October 2015 Ann Brandt, a speech-language pathologist for the Greater Latrobe (Pennsylvania) School District, was selected to travel to Jyväskylä, Finland, for the 2015–2016 Fulbright Distinguished Award in Teaching Program to teach, research, and complete coursework and other projects … Nancy R. Kaufman, owner/director of Kaufman Children’s Center in West Bloomfield, ... People
People  |   October 01, 2015
October 2015
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Professional Issues & Training / People
People   |   October 01, 2015
October 2015
The ASHA Leader, October 2015, Vol. 20, 20-22. doi:10.1044/leader.PPL.20102015.20
The ASHA Leader, October 2015, Vol. 20, 20-22. doi:10.1044/leader.PPL.20102015.20
Ann Brandt, a speech-language pathologist for the Greater Latrobe (Pennsylvania) School District, was selected to travel to Jyväskylä, Finland, for the 2015–2016 Fulbright Distinguished Award in Teaching Program to teach, research, and complete coursework and other projects … Nancy R. Kaufman, owner/director of Kaufman Children’s Center in West Bloomfield, Michigan, received the 2015 Wayne State University Distinguished Alumni Award … Cesar Ruiz, associate professor of communication sciences and disorders at La Salle University, received the 2015 Lindback Award for Distinguished Teaching at the university’s graduation ceremony in May … Jason Tait Sanchez, assistant professor of communication sciences and disorders at Northwestern University, received the School of Communication’s Clarence Simon Award for Outstanding Teaching and Mentoring for the 2014–2015 school year.
In the news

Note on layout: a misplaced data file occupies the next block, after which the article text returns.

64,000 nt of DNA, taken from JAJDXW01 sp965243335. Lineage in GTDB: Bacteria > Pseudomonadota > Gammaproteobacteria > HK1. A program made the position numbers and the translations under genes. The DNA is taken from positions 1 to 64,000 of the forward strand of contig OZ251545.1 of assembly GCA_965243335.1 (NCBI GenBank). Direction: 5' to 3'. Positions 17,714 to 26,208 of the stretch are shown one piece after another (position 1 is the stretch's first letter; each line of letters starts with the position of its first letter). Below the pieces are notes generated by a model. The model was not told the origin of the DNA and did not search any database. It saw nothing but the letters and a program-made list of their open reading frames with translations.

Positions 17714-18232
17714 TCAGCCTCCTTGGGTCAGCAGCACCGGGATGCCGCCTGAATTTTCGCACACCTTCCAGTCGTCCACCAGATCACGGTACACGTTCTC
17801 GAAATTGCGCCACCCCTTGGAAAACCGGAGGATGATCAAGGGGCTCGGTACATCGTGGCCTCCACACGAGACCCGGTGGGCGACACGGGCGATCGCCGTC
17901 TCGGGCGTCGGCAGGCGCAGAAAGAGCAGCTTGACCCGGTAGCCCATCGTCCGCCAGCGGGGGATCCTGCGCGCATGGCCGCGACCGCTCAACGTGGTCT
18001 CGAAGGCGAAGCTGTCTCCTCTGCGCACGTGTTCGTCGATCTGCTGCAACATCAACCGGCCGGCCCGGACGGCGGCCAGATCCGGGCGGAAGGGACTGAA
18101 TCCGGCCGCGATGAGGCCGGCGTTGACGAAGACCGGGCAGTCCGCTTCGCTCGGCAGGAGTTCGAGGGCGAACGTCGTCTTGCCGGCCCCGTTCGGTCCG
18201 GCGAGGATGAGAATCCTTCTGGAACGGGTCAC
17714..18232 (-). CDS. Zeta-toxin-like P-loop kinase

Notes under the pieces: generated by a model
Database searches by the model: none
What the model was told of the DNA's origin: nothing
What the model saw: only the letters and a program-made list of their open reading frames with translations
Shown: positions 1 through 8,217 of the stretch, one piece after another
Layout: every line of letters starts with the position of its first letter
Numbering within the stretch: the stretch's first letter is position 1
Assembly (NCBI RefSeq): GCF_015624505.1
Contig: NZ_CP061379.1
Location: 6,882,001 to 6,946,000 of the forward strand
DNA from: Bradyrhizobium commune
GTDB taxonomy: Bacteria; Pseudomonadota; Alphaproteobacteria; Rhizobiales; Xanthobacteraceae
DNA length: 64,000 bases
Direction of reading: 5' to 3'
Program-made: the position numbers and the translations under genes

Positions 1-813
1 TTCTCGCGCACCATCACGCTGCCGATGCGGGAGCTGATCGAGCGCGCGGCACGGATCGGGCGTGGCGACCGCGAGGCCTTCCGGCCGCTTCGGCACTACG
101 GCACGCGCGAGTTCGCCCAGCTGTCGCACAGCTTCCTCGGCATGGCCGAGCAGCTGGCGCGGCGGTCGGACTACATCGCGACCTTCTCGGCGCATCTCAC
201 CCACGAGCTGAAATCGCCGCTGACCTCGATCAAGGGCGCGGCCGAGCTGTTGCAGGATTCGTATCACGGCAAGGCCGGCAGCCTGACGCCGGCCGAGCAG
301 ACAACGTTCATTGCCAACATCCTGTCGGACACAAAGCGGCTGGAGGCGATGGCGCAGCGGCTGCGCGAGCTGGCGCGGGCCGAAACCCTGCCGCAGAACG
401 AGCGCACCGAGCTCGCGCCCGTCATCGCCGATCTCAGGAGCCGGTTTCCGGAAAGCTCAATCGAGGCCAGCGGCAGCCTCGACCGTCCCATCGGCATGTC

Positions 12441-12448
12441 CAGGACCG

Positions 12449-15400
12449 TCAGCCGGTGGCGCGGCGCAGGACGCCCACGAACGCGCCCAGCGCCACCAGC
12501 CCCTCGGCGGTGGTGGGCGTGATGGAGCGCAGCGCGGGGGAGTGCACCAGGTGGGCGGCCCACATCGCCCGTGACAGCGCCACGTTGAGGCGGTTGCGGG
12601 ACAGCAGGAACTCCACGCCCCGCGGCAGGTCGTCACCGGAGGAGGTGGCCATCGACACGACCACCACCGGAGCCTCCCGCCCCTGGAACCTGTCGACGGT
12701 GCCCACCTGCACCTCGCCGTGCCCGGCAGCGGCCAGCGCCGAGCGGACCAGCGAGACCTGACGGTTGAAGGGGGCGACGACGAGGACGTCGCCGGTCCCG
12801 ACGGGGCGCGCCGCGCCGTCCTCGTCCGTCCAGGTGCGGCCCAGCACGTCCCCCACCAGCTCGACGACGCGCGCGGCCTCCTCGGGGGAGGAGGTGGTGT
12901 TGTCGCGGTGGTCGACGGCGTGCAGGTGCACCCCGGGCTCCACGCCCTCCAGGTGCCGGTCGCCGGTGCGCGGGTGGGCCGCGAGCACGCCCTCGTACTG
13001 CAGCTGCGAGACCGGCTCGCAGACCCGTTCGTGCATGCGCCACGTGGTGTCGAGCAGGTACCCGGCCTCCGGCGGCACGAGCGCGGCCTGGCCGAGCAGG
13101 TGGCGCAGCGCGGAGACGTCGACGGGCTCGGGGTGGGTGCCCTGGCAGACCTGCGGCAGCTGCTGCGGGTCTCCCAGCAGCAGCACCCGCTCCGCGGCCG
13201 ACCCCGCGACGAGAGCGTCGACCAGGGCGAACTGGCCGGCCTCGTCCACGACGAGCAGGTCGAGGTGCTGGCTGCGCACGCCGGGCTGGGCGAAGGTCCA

Richard Adler and Wendy Chase were featured in an Aug. 7 Associated Press article on transgender voice modification. Adler is considered a pioneer in the field, and Chase is director of the University of Connecticut’s Speech and Hearing Clinic, whose program was profiled in the story … Deborah Greenfield, a New Jersey-based SLP, and Diane Paul, ASHA director of clinical issues in speech-language pathology, were both featured in a July 28 Yahoo! Parenting article commenting on a viral video of a 3-month-old baby who appears to repeat “I love you” back to his father … Gary Marencin, audiology clinical supervisor at Christiana Care Audiology in Wilmington and Newark, Delaware, was featured in a July 14 article in a (Wilmington) News Journal article about new technology in hearing aidsDevin McCaslin, associate professor in the Department of Hearing and Speech Sciences at Vanderbilt University, was featured in a July 16 article on BrainDecoder.com about why children love getting dizzy, while adults get nauseated. McCaslin explains why the vestibular and developmental question is a complicated one … Joan Mele-McCarthy, executive director of the Summit School in Edgewater, Maryland, was featured by Baltimore’s WMAR-TV about the school’s selection by ABC2 News’ Built Upon a Dream project, which enlists contractors to help make improvements for nonprofit organizations. The Summit School caters to elementary and middle schools students who have language-based learning difficulties … Richard Tyler, professor of otolaryngology-head and neck surgery and communication sciences and disorders at the University of Iowa, wrote a July 31 op-ed piece in the Des Moines Register on the dangers of ear buds and hearing loss in children and teens.